Following the formula established in The Trip (2011) and The Trip to Italy (2014), actors, comics, and spot-on celebrity impersonators, Steve Coogan and Rob Brydon return as fictionalized versions of themselves making another culinary trip, this one to Spain.
As with the first two outings, Coogan and Brydon, now writing for The New York Times, leave England for a week to travel Spain’s coastline, visit historic areas, enjoy the comfort of rustically designed hotels, and sample mouth-watering selections from Spanish restaurants. For Coogan, it’s an article re-living a journey he made as a young man; for Brydon, it’s a series of restaurant reviews.
Coogan’s manager has dropped him, his screenplay is getting a re-write from a new, up and coming writer, plus there’s an issue with his son, Joe (Tim Leach) who is supposed to meet up with dad on the last leg of the journey, but for reasons revealed in a phone call, can’t. As for Brydon, family life with the wife and kids is proving a little more demanding than expected. When Coogan calls and asks if Brydon is game for a third trip, all it takes is a scream in the living room from one of the children for Brydon to give an emphatic, “Yes!”
In truth, watching The Trip to Spain feels little more than a retread of things seen before, but in a different, sun-drenched location. The friendly, though sometimes argumentative banter of the two, whether it’s in the black Range Rover winding its way along the coastline or at the dinner table, is initially amusing, often extremely so, but there’s a point where the competitive impersonations – particularly the over-indulgence of Roger Moore; funny at first, but then, enough already – overstay their welcome.
Monday’s lunchtime conversation sets a tone for what lies ahead. For many of the conversations to follow, there’s an overall feel of growing older, regret, things not yet accomplished, and even the circle of life. What begins with duel impersonations of Mick Jagger turns into a conversation of aging and what it must be like – in Jagger’s case – to have a child at the age of 72. “Charlie Chaplin was knocking them out in his eighties,” states Coogan. Once back in the car, the two start singing Noel Harrison’s The Windmills of Your Mind, with Brydon reminding Coogan that Noel was the son of famous actor Rex, who once sang The Rain In Spain. It’s another circle, Brydon and Coogan agree, something the film itself also does by replaying parts the original song throughout the journey, then in its entirety during the end credits.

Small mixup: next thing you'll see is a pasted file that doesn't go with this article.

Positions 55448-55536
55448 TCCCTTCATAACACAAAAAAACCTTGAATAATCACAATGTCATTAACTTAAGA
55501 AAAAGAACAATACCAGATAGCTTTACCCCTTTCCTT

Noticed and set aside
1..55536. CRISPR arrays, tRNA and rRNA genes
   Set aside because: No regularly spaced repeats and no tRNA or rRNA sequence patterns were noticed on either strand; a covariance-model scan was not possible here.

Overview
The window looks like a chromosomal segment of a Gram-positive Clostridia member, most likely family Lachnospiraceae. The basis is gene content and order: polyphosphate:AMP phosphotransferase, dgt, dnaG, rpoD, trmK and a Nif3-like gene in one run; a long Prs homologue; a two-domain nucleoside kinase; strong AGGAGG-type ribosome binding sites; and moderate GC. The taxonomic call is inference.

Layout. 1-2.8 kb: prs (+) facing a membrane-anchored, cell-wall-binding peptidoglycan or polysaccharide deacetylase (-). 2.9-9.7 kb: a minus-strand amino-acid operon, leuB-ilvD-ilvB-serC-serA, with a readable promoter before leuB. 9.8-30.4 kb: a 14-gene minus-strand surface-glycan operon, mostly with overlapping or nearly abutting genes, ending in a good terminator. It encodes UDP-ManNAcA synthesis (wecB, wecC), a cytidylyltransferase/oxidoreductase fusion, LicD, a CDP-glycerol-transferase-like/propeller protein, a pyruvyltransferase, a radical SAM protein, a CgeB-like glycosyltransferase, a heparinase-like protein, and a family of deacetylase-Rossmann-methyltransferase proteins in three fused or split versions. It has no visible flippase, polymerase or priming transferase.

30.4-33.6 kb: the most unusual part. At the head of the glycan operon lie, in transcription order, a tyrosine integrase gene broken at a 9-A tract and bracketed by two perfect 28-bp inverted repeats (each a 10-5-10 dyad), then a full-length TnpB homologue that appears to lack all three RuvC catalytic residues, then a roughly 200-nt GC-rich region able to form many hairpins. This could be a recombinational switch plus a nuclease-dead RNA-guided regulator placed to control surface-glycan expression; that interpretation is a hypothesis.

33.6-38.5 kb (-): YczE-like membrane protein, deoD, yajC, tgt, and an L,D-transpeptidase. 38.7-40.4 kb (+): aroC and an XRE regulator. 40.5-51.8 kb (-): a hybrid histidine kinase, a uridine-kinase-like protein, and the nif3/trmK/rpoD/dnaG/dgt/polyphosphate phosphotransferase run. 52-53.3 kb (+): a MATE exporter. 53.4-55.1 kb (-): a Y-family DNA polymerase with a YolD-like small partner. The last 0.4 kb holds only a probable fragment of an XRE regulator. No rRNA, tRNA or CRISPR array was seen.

Internationally, Coogan is the better known of the two performers, reflected in both the billing and a later sequence of a photo-shoot set against a backdrop of windmills. Brydon is dressed as Sancho Panza, the squire on his donkey, next to Coogan’s Don Quixote, seated high atop of a horse. Despite a long list of film and television credits, Coogan’s biggest international success was 2013’s Philomena, a subject that continues to comically surface at regular intervals along the journey, and something that clearly irks Brydon. “I can’t deny it’s not been a significant part of my life,” Coogan states. “I can’t deny it’s not been a significant part of this journey,” Brydon responds. Later, when the Welsh comedian receives a call asking where a missing Coogan might be, Brydon tells the caller not to worry. “He’ll be talking to a nun asking if she’s heard of Judi Dench,” he replies.
Rob Brydon is better known on British shores as an impressionist, an actor, a radio panelist, and a TV game show host, though he has ventured into film. He played a version of himself opposite Coogan in 2005’s A Cock and Bull Story (the inspiration that paired them together for the Trip TV series), plus, like Coogan, Hollywood once beckoned. With the help of some computer imagery, he played the debt-collecting dwarf Gryff in 2016’s The Huntsman: Winter’s War, a point acknowledged in The Trip to Spain when Brydon receives a call from the same agent that earlier dropped Coogan and is now enticing Brydon to come to Los Angeles. Referring to The Huntsman, the agent (Kerry Shale) states how much he liked that little midget walk thing Brydon did through the forest.
Like the first two outings, The Trip to Spain is not so much a film but a collection of highlights as originally seen in the six-part British TV series edited together, broken down not into episodes but into days of the week. For American audiences generally unfamiliar with Coogan and Brydon or the TV trilogy, it’s safe to say that if you saw and enjoyed the first two films, then the leisurely paced third will be just as entertaining. If not, the film’s faux documentary style, its tempo, and its humor is likely to bemuse more than anything else.
MPAA Rating: NR Length: 108 Minutes Overall Rating: 7 (out of 10)